- Artist: Mimi Haddon
- Exhibition: Touch Color 2
- Media: Fibert Art
- Gallery: CSULB School of Art, Max L. Gatov Gallery West
- Website: http://mimihaddonart.com
- Instagram: @mimihaddon
About the Artist
CSULB alumni in Graphic Design in 1994, Mimi Haddon is an MFA student studying Fiber Art in the CSULB Fiber Department. Mimi loves working in photography and costumes. In fact, the exposure to costumes led to come back to school and enroll as a student in the Fiber Department.
Mimi’s interest in the way indigenous cultures utilize native materials had her wondering what native materials were relevant to her culture. Her interest in costumes brought forth this gallery, a gallery filled with fabric. She wanted to recreate from what was already created and wasted. Her target was to comment on the, what she calls “fast fashion” consumerism. How people will produce and purchase to use and keep for a short term life. This causes over-flooded Goodwills and landfills. She was taken away at how an item that took so much time, travel, environmental resources and human effort just to create could be so quickly thrown away. She used this as an opportunity to mass purchase this fabric from a local Goodwill and recreate her art pieces.
Her pieces were incredibly colorful and fun. As I talked with her, I was curious and asked about her inspiration. She told me about an artist who’s art she looks at, Phyllis Galembo. I looked at a few of her pieces and I can see the correlation. Phyllis is a photographer who has taken photos of colorful, indigenous costumes. The process of creating her projects begin with dissect the shirts, this is to get to know the materials with a fresh perspective. This then allows her to cut and organize them to her liking. She did not dye any of the shirts to preserve their initial color and all projects were hand sown or through a sowing machine.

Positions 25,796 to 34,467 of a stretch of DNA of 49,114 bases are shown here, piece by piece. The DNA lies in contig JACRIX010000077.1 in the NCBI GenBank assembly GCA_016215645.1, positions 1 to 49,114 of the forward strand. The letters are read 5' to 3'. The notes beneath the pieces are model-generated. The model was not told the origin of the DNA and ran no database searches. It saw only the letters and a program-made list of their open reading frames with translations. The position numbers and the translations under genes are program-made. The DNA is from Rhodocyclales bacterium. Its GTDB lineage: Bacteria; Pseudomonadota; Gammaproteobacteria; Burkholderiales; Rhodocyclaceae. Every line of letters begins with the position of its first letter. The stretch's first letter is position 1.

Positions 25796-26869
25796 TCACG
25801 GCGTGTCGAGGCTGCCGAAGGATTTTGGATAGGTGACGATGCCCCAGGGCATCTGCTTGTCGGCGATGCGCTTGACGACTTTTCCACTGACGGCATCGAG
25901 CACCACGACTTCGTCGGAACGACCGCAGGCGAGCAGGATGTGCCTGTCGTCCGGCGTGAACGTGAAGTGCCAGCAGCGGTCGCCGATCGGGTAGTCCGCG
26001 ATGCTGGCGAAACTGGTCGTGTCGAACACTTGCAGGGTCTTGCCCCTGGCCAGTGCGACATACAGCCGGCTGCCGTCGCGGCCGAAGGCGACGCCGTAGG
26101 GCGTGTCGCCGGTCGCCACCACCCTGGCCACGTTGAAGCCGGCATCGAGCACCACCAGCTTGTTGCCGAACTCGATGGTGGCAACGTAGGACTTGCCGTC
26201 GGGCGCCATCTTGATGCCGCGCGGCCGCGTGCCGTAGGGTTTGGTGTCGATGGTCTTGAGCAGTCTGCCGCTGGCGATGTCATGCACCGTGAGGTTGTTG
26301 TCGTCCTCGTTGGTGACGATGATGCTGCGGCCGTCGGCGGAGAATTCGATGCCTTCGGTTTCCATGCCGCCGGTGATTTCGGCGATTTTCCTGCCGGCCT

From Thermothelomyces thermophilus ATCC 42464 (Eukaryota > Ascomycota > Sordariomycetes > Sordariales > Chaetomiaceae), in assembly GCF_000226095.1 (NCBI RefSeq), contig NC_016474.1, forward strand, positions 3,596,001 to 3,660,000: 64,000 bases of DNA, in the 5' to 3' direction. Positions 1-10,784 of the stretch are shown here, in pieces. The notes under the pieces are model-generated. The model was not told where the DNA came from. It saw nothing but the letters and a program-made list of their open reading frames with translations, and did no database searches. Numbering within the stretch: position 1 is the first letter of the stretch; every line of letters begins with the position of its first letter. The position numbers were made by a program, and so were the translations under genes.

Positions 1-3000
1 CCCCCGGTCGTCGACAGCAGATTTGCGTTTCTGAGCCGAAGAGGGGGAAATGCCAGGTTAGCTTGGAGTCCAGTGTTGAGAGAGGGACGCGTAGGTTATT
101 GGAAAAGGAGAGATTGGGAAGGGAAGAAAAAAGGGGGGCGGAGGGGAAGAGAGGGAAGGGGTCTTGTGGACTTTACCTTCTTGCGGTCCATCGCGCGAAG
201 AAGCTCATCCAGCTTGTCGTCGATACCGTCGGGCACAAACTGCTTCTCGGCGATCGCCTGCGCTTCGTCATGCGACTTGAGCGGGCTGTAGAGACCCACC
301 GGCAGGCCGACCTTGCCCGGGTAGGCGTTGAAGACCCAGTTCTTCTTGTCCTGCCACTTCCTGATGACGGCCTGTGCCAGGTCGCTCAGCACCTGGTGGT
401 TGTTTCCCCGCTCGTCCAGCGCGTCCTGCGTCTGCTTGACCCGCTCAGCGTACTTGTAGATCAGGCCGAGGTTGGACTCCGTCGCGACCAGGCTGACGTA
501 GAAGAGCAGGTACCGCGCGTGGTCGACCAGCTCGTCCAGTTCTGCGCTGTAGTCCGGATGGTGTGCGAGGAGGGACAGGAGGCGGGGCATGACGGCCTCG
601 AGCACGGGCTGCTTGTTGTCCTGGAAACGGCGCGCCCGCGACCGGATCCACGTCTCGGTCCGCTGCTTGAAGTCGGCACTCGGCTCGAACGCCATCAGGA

Synthesis/ My Experience
I really appreciated the artist’s efforts to make a strong environmental stance of re-purposing, mainly because the environment has always been one of my own priorities. I agreed with her views and have previously thought about the amounts of human waste we produce due to our consumerism habits. I feel that her medium of public display was peaceful, yet powerful. The colors she used were warm, yet her pieces eye-catching. I also felt her environmental statement was more subtle then others who have taken this stance. Typically an artist would create something like a painting that was obviously about the environment, however Mimi never created anything that was clearly targeting the environment. Instead she created her pieces in a way that was environment-friendly which I particularly liked.